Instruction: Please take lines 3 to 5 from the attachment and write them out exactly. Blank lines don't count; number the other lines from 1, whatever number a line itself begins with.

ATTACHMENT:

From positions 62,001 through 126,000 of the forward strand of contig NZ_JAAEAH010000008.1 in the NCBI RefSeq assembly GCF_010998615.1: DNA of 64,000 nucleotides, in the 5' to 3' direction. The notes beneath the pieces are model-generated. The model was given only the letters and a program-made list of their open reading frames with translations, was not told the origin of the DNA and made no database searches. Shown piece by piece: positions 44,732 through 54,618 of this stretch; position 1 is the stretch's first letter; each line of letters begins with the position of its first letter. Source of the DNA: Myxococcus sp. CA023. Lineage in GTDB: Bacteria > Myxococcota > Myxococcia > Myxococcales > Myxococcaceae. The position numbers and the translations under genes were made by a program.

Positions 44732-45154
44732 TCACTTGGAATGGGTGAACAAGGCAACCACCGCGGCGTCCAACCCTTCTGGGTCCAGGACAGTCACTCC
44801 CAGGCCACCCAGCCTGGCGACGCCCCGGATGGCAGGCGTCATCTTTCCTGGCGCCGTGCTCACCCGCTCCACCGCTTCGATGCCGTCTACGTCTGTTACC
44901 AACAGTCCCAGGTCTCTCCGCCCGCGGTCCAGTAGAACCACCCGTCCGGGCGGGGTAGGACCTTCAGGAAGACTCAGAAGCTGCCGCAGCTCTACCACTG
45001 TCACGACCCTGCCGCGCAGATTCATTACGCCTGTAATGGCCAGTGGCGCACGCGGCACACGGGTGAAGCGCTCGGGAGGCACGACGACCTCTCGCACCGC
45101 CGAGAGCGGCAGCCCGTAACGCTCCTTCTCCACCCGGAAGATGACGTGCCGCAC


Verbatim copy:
44732 TCACTTGGAATGGGTGAACAAGGCAACCACCGCGGCGTCCAACCCTTCTGGGTCCAGGACAGTCACTCC
44801 CAGGCCACCCAGCCTGGCGACGCCCCGGATGGCAGGCGTCATCTTTCCTGGCGCCGTGCTCACCCGCTCCACCGCTTCGATGCCGTCTACGTCTGTTACC
44901 AACAGTCCCAGGTCTCTCCGCCCGCGGTCCAGTAGAACCACCCGTCCGGGCGGGGTAGGACCTTCAGGAAGACTCAGAAGCTGCCGCAGCTCTACCACTG